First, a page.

I have taken down the bumper, to replace the rubber hoses connecting the transmission cooler, and to install a front hitch, so that area is already open and accessible.



The trans pan ‘filter’ doesn’t really filter much. It’s a very permeable media. It keeps larger chunks and bits out. OEM vs aftermarket doesn’t matter, IMO.

If the trans is in good shape and you want to keep it that way, consider installing an inline external filter between the radiator or external cooler and the return line on the trans. I am in the process of doing just that. I read that the pan filters are good to maybe 120 microns at best, and a spin on oil filter is an order of magnitude better, and easy to replace regularly.
 

fast_dave

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For the future readers: there are 2 types of transmission, 4 speed and 5 speed.
For reference, if you don't know which transmission you have, look at the shape the transmission pan.

The transmission pan will follow the outline of the pan gaskets - which are pictured in the 2nd post.
 

C420sailor

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Permacool 1701, some 1/2” NPT to 3/8” hose barb fittings (Home Depot), and an FL1A and you’re good to go. Run it in line between the trans cooler and the trans return line. Pay attention to the flow arrows on the 1701.
 

albator

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What are the torque specs?
I heard the 23 bolts inside are 8 ft-lb or 97 in-lb. Is that right?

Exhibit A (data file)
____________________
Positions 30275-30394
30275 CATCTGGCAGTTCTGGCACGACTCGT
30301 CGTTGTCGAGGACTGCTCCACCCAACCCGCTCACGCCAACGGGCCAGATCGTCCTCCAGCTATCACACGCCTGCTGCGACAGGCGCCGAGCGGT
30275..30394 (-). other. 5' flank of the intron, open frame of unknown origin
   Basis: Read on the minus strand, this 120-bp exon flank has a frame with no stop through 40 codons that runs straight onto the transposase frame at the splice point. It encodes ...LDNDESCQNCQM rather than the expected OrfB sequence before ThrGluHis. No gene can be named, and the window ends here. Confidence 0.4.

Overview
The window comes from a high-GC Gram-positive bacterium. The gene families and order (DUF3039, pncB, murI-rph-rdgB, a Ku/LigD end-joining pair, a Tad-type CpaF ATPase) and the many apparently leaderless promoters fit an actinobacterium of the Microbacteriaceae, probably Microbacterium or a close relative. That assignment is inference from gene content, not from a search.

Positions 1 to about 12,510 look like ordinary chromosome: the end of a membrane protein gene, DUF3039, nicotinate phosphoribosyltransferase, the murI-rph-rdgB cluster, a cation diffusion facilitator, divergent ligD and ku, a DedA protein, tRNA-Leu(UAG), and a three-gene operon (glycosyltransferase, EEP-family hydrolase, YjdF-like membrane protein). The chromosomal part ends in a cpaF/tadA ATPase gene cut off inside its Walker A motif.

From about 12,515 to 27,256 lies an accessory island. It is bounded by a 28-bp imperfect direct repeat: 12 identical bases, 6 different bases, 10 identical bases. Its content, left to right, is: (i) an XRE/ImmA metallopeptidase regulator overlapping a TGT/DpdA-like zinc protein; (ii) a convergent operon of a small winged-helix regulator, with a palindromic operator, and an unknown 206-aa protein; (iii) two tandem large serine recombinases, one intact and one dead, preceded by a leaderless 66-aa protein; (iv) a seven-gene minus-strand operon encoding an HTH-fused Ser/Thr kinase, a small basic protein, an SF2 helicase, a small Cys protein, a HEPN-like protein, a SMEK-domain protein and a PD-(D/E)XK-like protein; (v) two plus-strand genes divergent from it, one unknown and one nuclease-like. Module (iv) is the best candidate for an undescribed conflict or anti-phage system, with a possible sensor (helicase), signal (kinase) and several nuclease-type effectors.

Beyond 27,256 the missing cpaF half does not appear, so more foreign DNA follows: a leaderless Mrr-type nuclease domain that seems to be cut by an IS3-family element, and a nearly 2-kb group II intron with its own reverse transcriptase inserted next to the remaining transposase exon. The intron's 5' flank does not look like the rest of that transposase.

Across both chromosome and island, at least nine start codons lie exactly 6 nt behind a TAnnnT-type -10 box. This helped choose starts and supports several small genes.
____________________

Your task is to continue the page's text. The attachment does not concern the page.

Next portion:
What about the outside bolts? Same torque? That seems low.
 

masospaghetti

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8 ft-lb is probably right. It doesn't take much to seal up those types of gaskets, and too much torque will deform the flanges and make it leak forever.

If you use an external filter, I would be extra careful about the installation - if the filter leaks, a fitting breaks, or a hose gets chafed through, the transmission will pump all 15 quarts of ATF onto the road, and you'll burn up the transmission (at worst) or be stranded (at best).

Personally I would change the internal filter, give it a fresh charge of fluid, and call it a day. Drain the pan and refill every month or so for the next six months (or use one of those dipstick pumps if you don't have a drain plug). You'll have 90% fresh fluid by the end of it and no extra single points of failure. The OEM Mercon fluid and in-pan filter was good for many years; the newer Mercon V fluid is better will last even longer.
 

albator

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The old fluid looked real nice, dark red. The filter looked good too, dark red. The pan did not have debris, just fine sludge, gray, at the bottom of the pan and on the magnet. It seems the previous owner tool great care of it.
 

donalds

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All sounds good
 

C420sailor

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Yes, routing is very important. Mount the adapter securely, use oil-resistant thread sealant on the fittings, and double clamp the hoses (new transmission rated hoses) if you can fit two clamps. Make sure none hangs where road debris can hook it.

Sludge is fine. Fine, gray sludge is normal. If you see a lot of ‘hairs’ on the magnet, that is friction material. That’s less ideal.